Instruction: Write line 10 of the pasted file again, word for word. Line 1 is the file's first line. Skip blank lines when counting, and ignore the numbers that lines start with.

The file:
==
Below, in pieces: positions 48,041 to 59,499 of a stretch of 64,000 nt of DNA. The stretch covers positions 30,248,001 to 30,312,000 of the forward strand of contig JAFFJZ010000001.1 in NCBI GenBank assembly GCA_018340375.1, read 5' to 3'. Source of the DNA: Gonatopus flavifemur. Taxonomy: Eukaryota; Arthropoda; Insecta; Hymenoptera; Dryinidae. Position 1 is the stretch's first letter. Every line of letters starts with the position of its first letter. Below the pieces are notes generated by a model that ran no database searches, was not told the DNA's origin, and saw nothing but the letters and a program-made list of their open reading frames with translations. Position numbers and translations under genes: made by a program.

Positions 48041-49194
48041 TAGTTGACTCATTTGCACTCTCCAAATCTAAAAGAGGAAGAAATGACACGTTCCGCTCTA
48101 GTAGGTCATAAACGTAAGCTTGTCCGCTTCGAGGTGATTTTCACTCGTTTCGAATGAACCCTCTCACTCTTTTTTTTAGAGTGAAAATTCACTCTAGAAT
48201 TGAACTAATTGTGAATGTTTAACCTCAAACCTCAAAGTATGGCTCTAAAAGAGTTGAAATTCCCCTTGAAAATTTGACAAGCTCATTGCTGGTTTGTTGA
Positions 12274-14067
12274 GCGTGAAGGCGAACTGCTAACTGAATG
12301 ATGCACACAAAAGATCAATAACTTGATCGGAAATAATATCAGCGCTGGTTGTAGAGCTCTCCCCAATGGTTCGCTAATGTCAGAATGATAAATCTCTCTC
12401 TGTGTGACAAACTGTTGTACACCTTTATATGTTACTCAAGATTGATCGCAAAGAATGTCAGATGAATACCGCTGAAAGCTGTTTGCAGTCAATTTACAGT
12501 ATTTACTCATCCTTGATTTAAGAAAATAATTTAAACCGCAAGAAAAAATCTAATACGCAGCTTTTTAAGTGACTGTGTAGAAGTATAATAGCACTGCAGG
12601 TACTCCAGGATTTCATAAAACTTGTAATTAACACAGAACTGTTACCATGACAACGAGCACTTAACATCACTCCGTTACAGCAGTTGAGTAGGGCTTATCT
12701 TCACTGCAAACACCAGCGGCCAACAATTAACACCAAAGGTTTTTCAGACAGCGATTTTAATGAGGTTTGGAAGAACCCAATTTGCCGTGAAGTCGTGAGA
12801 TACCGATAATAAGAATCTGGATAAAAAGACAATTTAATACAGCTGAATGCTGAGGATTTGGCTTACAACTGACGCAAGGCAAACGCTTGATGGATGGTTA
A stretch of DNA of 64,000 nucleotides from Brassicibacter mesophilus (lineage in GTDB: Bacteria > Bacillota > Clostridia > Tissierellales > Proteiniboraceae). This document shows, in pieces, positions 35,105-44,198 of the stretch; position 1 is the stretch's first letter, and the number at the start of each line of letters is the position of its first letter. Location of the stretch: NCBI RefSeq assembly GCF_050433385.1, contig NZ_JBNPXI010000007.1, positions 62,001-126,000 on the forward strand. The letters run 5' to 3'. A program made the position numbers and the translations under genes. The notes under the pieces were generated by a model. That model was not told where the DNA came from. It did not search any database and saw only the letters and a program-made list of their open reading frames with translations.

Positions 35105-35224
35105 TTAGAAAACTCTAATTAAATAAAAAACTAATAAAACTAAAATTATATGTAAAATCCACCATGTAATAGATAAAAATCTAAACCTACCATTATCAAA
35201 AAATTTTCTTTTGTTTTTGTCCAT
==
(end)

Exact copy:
12501 ATTTACTCATCCTTGATTTAAGAAAATAATTTAAACCGCAAGAAAAAATCTAATACGCAGCTTTTTAAGTGACTGTGTAGAAGTATAATAGCACTGCAGG